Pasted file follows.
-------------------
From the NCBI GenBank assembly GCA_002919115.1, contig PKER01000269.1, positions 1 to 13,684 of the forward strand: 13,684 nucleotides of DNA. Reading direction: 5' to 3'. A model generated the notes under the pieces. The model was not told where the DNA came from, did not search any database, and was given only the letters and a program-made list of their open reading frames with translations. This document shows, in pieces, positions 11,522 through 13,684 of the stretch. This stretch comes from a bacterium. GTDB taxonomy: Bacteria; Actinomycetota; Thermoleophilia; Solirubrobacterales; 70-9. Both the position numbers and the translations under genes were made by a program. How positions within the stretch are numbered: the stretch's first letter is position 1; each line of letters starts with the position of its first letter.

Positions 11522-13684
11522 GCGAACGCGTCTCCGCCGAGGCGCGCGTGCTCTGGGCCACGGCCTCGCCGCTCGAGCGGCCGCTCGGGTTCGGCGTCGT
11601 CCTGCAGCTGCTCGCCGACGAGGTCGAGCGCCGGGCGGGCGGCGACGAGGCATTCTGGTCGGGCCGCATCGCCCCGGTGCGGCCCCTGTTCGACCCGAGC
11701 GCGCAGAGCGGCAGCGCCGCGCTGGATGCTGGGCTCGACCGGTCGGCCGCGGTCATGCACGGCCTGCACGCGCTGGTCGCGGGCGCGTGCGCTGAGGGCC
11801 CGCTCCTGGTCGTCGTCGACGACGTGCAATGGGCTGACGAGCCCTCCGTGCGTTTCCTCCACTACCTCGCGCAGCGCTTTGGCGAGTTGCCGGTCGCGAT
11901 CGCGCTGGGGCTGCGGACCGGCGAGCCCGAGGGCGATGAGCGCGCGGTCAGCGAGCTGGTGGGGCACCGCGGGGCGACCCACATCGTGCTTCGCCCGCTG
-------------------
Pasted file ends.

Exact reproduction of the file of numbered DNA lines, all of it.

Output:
From the NCBI GenBank assembly GCA_002919115.1, contig PKER01000269.1, positions 1 to 13,684 of the forward strand: 13,684 nucleotides of DNA. Reading direction: 5' to 3'. A model generated the notes under the pieces. The model was not told where the DNA came from, did not search any database, and was given only the letters and a program-made list of their open reading frames with translations. This document shows, in pieces, positions 11,522 through 13,684 of the stretch. This stretch comes from a bacterium. GTDB taxonomy: Bacteria; Actinomycetota; Thermoleophilia; Solirubrobacterales; 70-9. Both the position numbers and the translations under genes were made by a program. How positions within the stretch are numbered: the stretch's first letter is position 1; each line of letters starts with the position of its first letter.

Positions 11522-13684
11522 GCGAACGCGTCTCCGCCGAGGCGCGCGTGCTCTGGGCCACGGCCTCGCCGCTCGAGCGGCCGCTCGGGTTCGGCGTCGT
11601 CCTGCAGCTGCTCGCCGACGAGGTCGAGCGCCGGGCGGGCGGCGACGAGGCATTCTGGTCGGGCCGCATCGCCCCGGTGCGGCCCCTGTTCGACCCGAGC
11701 GCGCAGAGCGGCAGCGCCGCGCTGGATGCTGGGCTCGACCGGTCGGCCGCGGTCATGCACGGCCTGCACGCGCTGGTCGCGGGCGCGTGCGCTGAGGGCC
11801 CGCTCCTGGTCGTCGTCGACGACGTGCAATGGGCTGACGAGCCCTCCGTGCGTTTCCTCCACTACCTCGCGCAGCGCTTTGGCGAGTTGCCGGTCGCGAT
11901 CGCGCTGGGGCTGCGGACCGGCGAGCCCGAGGGCGATGAGCGCGCGGTCAGCGAGCTGGTGGGGCACCGCGGGGCGACCCACATCGTGCTTCGCCCGCTG